Take caution with renovations to older homes

Happy Halloween!

It’s a spooktacular time of year and I am eagerly awaiting the little ghosts and teenage mutant ninja turtles arriving at my door on Friday!

I truly love Halloween as it’s an excuse to watch scary movies and eat mini chocolate bars. As a lover of heritage homes, I have always been fascinated with old (even slightly creepy) homes. I visited the movie set of Psycho and couldn’t tear my eyes away from that house on the hill, it was so deliciously creepy!

I am the person who checks out the set of a movie more carefully than the acting and I am fascinated by the design elements that go into set decor, especially for haunted house and horror flicks. As dreary as these sets are made to be, there is still an alluring, gothic enchantment to them. Real life houses of horror are not as charming or as alluring and I have seen my share over the years.

To be frank, some homes are absolute health hazards. Not that they are necessarily dirty but unsafe and riddled with tripping hazards, lead and asbestos. When you are in a house that is more than 30-40 years old you are living with these hazards whether you can see them or not. Most homes built in that era were built with the materials of the day which have now been deemed unsafe.

Lead – in houses constructed before 1960 lead was present in paint and in the soldering in plumbing which can affect drinking water.

A professional plumber is the best solution if you want to check your pipes. Painting over lead paint is the safest and easiest way to cover the problem but if you are faced with peeling or chipping paint you do need to get rid of that first or new paint will not adhere.

Pregnant women or children should not be exposed to this at all and whoever is working on the project needs to take serious precautions. OHS approved HEPA masks must be worn and must be completely blocked off from the rest of the house.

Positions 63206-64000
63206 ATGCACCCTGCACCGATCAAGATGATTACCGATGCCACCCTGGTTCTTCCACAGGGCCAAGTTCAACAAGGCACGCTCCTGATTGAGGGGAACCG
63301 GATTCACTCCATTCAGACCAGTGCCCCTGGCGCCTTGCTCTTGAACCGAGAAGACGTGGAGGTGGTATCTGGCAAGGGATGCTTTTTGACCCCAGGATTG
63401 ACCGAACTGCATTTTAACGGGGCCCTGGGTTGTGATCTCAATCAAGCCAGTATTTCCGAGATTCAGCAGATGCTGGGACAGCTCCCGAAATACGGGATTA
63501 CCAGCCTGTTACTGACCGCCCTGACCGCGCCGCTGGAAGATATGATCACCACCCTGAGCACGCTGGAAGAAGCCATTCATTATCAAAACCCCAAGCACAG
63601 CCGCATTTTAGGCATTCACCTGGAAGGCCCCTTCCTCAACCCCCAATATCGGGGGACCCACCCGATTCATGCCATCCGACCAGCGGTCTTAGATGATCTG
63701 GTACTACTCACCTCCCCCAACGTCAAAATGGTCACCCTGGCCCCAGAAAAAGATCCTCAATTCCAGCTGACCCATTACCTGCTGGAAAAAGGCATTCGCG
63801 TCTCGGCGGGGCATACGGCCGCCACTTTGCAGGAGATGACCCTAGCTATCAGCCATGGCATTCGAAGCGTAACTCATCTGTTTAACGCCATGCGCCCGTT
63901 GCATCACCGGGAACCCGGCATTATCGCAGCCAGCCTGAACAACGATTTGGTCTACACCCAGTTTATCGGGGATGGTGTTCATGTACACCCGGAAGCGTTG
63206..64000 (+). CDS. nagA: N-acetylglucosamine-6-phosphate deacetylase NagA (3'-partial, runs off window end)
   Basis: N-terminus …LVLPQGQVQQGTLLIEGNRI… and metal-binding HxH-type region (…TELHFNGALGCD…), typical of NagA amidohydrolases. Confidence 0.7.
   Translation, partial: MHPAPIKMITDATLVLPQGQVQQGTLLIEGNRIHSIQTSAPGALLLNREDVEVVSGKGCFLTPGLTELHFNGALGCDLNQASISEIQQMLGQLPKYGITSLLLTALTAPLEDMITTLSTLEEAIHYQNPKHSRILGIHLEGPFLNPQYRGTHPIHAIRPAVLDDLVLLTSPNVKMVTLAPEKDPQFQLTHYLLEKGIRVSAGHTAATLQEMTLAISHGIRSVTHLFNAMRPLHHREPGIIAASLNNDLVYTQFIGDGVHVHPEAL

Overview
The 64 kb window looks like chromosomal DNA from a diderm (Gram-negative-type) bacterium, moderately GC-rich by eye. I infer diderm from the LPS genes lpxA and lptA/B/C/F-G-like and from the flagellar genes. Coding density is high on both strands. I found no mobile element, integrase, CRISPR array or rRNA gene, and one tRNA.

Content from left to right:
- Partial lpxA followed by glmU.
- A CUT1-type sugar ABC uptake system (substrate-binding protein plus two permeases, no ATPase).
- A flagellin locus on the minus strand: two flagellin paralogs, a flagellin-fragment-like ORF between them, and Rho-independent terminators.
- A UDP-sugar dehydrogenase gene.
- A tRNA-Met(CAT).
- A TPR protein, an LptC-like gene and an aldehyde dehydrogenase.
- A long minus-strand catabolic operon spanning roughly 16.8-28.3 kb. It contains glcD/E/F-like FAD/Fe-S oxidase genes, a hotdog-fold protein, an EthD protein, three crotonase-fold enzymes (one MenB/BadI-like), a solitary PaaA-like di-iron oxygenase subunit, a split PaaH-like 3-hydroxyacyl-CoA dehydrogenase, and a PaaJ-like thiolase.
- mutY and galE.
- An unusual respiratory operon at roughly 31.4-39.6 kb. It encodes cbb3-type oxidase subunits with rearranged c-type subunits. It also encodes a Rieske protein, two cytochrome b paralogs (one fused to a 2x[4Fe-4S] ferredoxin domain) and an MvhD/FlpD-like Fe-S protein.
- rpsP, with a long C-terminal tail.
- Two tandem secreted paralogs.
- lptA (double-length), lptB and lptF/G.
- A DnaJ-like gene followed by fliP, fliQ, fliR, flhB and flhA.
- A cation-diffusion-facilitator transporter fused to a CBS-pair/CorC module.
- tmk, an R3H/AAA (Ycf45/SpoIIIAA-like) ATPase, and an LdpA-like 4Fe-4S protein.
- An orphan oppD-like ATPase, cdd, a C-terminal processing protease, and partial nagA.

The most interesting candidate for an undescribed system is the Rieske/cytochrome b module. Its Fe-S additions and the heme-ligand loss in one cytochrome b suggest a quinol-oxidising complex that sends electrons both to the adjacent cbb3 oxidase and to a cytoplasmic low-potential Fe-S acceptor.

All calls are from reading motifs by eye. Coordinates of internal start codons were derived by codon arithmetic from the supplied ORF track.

Disposable coveralls and shoe covers should be worn and disposed of before leaving the area. Cover vents with plastic and make sure if anything is left in the room it should be covered with two layers of poly. Be careful not to spread lead dust to the rest of your home and do not eat or smoke while working on lead paint removal.

Asbestos – this scary word can exist in older homes in hard surface flooring or insulation and is best left alone or left to professionals. If you have vinyl flooring older than 1965 or 9”x9” tile squares in your home please leave it be.

Most of these products contain asbestos and once you start breaking them or scraping you create dust which can be fatal if inhaled. Professional asbestos removal looks like a space exploration with men in white suits and it is best left that way.

There are also strict laws about disposal which need to be observed so the disposed of product doesn’t contaminate land or water sources.

A few extra steps of preparation will turn that house of horrors into your home sweet home again. You can safely remove or shroud an existing problem if you do your research on the correct methods. Be safe everyone!

Kim Meckler is an interior designer in Red Deer with Carpet Colour Centre.